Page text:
Customer journey mapping
When you map out different behavioral scenarios using existing data, we call it a customer journey map. These paths can be linear, circular, and even three-dimensional.
But customer journeys don’t provide a better customer experience unless they are unique to each segment and awareness stage.
They are not linear or circular.
Online customer journeys were never meant to be linear. Nor are they “... a more circular journey, with four primary phases.”
Funnels, and customer journeys, are theories we use to bucket our users into something we can measure.
“You have to learn to optimize for the modern funnel, which is similar to a tornado.”
“Funnels have been blown to bits. Users don’t take linear paths to and through apps or products. They get to your app or product how they want to, when they want to and do whatever they want to do. Users own the relationship”
Why are we still trying to force our customers into funnels and journeys?
Antonio Lucio, as stated in the Harvard Business Review, “believes the solution is to shift the focus from the transaction to the relationship. After exploring the Customer Decision Journey, his team developed what they call a Customer Engagement Journey. In this model, transactions occur in the context of the relationship rather relationships in the context of the transaction.”
Our journeys are unique to each one of us and are part of building a relationship with the brand-customer experience.
With more and more consumers turning to online shops, understanding the users’ path to purchase and beyond is necessary.
Drop the customer journey the way you know it, and instead focus on your customer experience and optimize that relationship.
Customer experience trumps all.
A recent client, selling jewelry via their site:
Please help us get customers to do what we want them to do?
They presented me with their customer journey, the way they expected, wanted, and thought their user was moving through their pre-and post-sale funnels. The team spent long, hard hours mapping out the journey with all its relevant tangents. Now it was up to me to, magically, have their mapped customer journey be the one their customer desired.
It was clear that we needed to remedy the obsession with their customer journey (the one they imagined was the truth) and consider the customer experience instead.
We needed to consider how the consumer could reach their goal while still achieving ours.
We reconsidered our ask.
How do we help our customers achieve their goals while still reaching ours?
We dropped the customer journey and its’ funnels, instead focused on the experience.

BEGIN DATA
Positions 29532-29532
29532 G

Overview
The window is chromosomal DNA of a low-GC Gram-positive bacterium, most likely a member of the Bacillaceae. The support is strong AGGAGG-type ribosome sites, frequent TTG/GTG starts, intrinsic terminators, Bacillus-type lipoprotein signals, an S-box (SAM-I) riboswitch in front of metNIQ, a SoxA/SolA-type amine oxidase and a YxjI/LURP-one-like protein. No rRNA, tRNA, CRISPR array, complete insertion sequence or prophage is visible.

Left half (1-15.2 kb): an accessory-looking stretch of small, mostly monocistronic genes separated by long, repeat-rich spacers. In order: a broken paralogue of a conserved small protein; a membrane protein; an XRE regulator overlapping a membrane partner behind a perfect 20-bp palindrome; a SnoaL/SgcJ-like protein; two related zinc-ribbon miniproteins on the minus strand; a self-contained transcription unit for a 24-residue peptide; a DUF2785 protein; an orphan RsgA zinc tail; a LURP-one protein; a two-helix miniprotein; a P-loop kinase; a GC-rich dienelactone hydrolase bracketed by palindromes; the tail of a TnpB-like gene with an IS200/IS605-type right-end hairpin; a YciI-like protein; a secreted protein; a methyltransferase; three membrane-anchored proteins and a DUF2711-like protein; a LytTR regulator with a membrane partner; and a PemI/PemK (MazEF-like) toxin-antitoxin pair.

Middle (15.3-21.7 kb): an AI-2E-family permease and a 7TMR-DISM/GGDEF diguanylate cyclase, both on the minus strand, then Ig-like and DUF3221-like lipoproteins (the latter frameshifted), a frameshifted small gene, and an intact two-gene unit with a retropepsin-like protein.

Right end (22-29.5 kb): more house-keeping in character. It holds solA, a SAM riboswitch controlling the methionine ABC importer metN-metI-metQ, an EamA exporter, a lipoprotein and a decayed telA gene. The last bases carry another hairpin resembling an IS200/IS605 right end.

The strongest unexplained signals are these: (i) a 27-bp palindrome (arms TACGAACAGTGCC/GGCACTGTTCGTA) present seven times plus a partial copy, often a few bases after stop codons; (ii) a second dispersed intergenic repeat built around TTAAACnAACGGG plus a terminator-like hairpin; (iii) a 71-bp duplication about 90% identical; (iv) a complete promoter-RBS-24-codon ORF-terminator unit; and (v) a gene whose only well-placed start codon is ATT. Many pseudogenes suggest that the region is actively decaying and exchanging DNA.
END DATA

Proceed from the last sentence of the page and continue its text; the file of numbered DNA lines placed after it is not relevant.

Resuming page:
We started optimized the customers’ experience by evaluating all the touch-points within each of their journeys and creating unique and precise segments.
Adjusting our mindset also required that we look at our data differently and not only measure what was driving the purchase but all steps leading to and away from any given goal.
We needed a new approach.
These methods, which drove our customer experience optimization, lead to a 124% increase in conversions and a 72% increase in CLV for our client.
- Behavioral Segmentation
- Churn & Retention
Research drives our customer experience and online optimization.
“You need to do the research to find out what motivates your customers and do all you can to understand their purchase journey. At ZenBusiness, where we provide the resources needed for others to form, start, and run their own businesses (LLC formation, website development, tax preparation, and more), we continually survey and interview our customers,” – Ryan Pitylak
Understanding the customers’ needs was the only way to improve and provide the user with the experience they desire.
Asking questions, setting up surveys and interviews to understand the customers’ expectations, voice and desires were essential to optimizing the overall experiences and meeting the consumers’ expectations.
The client was segmenting users by source, medium, device, demographic, and age.
We needed to take this a step further and understand each customer’s stage of awareness when entering the site.|
Understanding the customer’s stage of awareness when they reach the site is essential in optimizing your customer experience and journey.
Building behavioral segments by customer journey stage allows you to align communications and personalize experiences to increase conversion at every stage. Moreover, it helps you discover stages where customers are not progressing, so you can identify the biggest obstacles and opportunities for improvement.
Measuring past behaviors, sources, and touch-points led us to understand the users’ stage of awareness better and segment the user to personalize their customer journey accordingly.
Retention & Churn
To retain our customers, we researched which customer was the “right” customer for the client, who was the VIP. By focusing on the most valuable customer, we reduced our acquisition costs, increased or onsite conversion and AOV, and decreased our churn rate.
As Jeremey Krost from GBK Collective says, we “hyper-focus on the needs of our most valuable customers, and then based on the needs of those target customers – not all customers – prioritize building the right products, personalized offers, and CX to delight them.”
Design your customer journey to help your customer experience
Designing and optimize your customer experience focused journey based on research, relevant segmentation, and retention rates are the first steps but, most importantly, always keep your customers best interested in mind and ask yourself:
“How does this benefit the customer in a way that they would want to share it with others without being prompted to do so?”
Optimization of any journey or experience will mean nothing, even when based on research if it does not make the interactions with your website a drool-worthy experience.